I turned my thoughts back to Meall Garbh. The ascent levelled off, and we reached its unusual summit of two parallel ridges. We skirted beneath the first one and continued to the second, which contains the true summit.
We reached the top at 10.30. Here we had our first view of An Stuc, the fearsome scramble that I was expecting to be the crux of the day. It was much smaller than I expected – hardly a peak at all and more like a craggy bump on the ridge. If Sir Hugh’s decision to leave this off his list of Munros was controversial, then people need to chill out more. In fact, there are only 126m of reascent from Meall Garbh.
I became even less daunted as we descended to the col between Meall Garbh and An Stuc. Although An Stuc was steep, I could see that it was also quite grassy. I could even see a path zigzagging up its lower half. Most of it was a walk. Mr Daunt hadn’t shown up. The peak was so undaunting that we didn’t even stop for the snack we’d been intending to have before the final assault. Scrambling? A scrambled egg would have frightened me more than this.
We continued straight up the steep zigzags with Edita in the lead. The scrambling section was no more than 10m before we returned to the path and walked the rest of the way up. It was so straightforward that we didn’t even need to put our poles away. I could probably have done it without hands. By 11.15 we were on the summit of An Stuc having completed the Big Three while the sun was still rising.
Ben Lawers now lay before us, a much more substantial summit than any we’d climbed so far. But peering above its right shoulder, Beinn Ghlas now looked more tempting too. The crazy idea that brushed past me as we climbed Meall Garbh had now become a fully forged plan. It was no surprise when I mentioned it to Edita and her eyes lit up. I could have suggested six more Munros and a bike ride to Perth and she’d be enthusiastic.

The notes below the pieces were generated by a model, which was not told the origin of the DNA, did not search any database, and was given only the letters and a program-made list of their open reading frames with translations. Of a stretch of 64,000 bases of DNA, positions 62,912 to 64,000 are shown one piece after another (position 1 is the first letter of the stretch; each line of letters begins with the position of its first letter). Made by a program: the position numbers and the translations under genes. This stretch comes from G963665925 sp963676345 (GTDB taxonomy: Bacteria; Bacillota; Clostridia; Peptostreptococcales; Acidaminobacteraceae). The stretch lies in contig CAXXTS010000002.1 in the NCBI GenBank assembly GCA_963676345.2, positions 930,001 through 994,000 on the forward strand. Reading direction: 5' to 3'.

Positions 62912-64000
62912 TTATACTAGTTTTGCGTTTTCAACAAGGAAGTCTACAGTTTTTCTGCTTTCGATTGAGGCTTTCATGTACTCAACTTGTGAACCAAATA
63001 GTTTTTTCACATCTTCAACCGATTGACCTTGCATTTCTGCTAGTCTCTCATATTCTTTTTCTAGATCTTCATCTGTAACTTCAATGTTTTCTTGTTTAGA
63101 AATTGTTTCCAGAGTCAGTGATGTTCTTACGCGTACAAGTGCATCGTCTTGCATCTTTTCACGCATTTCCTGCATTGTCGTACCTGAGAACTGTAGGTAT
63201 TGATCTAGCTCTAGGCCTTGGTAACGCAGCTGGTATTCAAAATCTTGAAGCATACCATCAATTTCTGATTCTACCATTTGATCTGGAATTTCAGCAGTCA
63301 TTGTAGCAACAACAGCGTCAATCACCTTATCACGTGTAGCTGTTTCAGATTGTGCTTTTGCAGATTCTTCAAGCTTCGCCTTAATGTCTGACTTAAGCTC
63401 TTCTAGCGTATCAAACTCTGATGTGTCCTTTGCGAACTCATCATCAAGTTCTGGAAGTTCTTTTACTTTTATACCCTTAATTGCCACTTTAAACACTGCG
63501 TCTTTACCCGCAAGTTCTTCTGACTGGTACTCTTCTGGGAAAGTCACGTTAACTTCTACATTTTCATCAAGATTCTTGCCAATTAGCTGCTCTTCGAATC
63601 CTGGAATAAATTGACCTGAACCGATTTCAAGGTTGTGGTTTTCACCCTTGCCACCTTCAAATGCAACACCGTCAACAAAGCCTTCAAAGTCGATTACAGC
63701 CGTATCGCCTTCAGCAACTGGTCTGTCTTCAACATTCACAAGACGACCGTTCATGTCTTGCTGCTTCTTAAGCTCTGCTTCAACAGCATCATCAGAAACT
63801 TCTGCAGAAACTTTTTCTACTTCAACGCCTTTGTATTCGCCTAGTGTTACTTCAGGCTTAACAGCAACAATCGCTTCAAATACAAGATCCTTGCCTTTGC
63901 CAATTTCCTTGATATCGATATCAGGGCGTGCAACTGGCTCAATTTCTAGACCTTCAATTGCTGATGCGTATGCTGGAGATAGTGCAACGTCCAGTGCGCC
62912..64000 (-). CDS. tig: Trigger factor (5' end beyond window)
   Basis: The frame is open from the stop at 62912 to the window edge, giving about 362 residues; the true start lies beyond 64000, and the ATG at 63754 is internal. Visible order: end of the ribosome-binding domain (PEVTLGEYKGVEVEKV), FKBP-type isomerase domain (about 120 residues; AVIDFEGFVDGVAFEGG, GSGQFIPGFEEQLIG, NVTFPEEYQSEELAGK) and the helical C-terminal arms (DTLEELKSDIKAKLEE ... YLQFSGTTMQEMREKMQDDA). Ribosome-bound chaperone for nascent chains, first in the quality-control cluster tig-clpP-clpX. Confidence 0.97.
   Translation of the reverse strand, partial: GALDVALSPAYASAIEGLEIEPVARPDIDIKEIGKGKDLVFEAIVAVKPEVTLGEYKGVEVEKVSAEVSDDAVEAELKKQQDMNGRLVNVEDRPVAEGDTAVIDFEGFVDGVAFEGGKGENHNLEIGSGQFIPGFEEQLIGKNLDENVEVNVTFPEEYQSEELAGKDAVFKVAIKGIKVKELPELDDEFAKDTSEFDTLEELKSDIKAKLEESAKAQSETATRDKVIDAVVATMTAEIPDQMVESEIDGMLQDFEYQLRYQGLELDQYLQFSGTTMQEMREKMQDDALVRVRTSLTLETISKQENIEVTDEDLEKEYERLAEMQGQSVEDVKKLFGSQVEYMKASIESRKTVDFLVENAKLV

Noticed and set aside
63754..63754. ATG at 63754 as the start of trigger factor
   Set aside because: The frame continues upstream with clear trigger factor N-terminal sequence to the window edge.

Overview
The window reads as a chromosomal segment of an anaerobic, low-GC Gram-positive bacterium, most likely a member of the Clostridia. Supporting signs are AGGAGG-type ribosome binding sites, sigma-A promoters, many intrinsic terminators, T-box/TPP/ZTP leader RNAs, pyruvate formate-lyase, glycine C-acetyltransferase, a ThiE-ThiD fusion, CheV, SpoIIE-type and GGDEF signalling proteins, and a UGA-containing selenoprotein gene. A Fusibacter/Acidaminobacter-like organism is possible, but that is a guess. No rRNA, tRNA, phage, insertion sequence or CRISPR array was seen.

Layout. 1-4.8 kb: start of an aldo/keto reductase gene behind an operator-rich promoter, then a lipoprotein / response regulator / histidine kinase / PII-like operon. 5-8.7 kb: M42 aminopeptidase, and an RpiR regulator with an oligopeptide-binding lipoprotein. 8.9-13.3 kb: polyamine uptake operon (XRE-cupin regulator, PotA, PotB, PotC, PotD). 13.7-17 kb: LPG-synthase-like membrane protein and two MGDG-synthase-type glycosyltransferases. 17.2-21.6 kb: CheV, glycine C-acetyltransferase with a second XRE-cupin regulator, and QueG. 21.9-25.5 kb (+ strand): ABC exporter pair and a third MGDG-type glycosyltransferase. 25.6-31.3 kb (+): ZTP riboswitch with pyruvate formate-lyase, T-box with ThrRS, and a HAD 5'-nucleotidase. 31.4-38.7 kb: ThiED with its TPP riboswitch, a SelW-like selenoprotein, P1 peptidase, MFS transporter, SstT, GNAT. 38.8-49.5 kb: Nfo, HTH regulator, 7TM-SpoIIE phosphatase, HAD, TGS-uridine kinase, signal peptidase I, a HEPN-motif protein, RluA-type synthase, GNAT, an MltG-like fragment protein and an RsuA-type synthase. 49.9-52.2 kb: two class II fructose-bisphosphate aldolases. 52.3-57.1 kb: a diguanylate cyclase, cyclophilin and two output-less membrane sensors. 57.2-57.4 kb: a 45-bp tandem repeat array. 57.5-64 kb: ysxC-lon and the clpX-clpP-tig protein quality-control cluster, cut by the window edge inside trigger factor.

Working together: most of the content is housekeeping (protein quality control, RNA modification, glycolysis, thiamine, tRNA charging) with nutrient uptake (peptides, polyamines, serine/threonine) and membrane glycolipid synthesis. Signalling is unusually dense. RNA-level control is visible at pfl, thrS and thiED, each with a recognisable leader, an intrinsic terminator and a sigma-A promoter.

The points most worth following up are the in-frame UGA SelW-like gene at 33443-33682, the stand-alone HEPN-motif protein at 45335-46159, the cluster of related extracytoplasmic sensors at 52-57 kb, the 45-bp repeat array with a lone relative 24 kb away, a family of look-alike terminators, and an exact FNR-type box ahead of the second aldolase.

We stopped on the summit of An Stuc and had our first sandwich of the day. The sky was completely cloudless and the air was clear as glass. But now I had committed myself to a much longer day. We still had a 300m climb to Ben Lawers and a 1,000m descent to the car, even without the extra mountain of Beinn Ghlas. We had plenty of food, but I thought back to my dehydration on Beinn Liath Mhor the previous week and knew that I’d need to nurse my last two litres of water – or heaven forbid we might reach the urine-drinking stage.
The ascent to Ben Lawers was the first time that I started to feel tired. We were now completing the circle around the bowl of Lochan nan Cat. The lake twinkled beneath us in the bright midday light, but my attention was focused on the summit cairn above me and the distance between. Ben Lawers was much higher than the peaks surrounding it, and the climb was much longer. The sun beat down as I plodded slowly upwards, Edita racing some distance ahead of me. When an elderly couple passed us on the way down, the only other people we’d seen beside the three figures behind us, I was too tired to muster a conversation.
I reached the two summit cairns at 12.15. Edita had been waiting there at least 5 minutes. The view was magnificent – it’s the only place where you can see all eight summits of the Ben Lawers group, the three in a line behind us, and the four in front on separate ridges. Beinn Ghlas was much lower, but only a short distance away to its right, Meall Corranaich and Meall a Choire Leith formed a subsidiary ridge. It would certainly be possible to link them up and do seven Munros in a day, but you’d need transport at the other end to take you back to the Ben Lawers Hotel. I didn’t suggest it to Edita.
We pressed on, believing that we’d be back on Ben Lawers later in the afternoon. We were on the tourist trail now. Dozens of people sweated up the track as we descended. One young woman was out of breath and foolishly started a conversation about Munros that she soon regretted.
‘That’s the third Munro over there,’ she said, pointing somewhere between Meall Corranaich and Beinn Ghlas.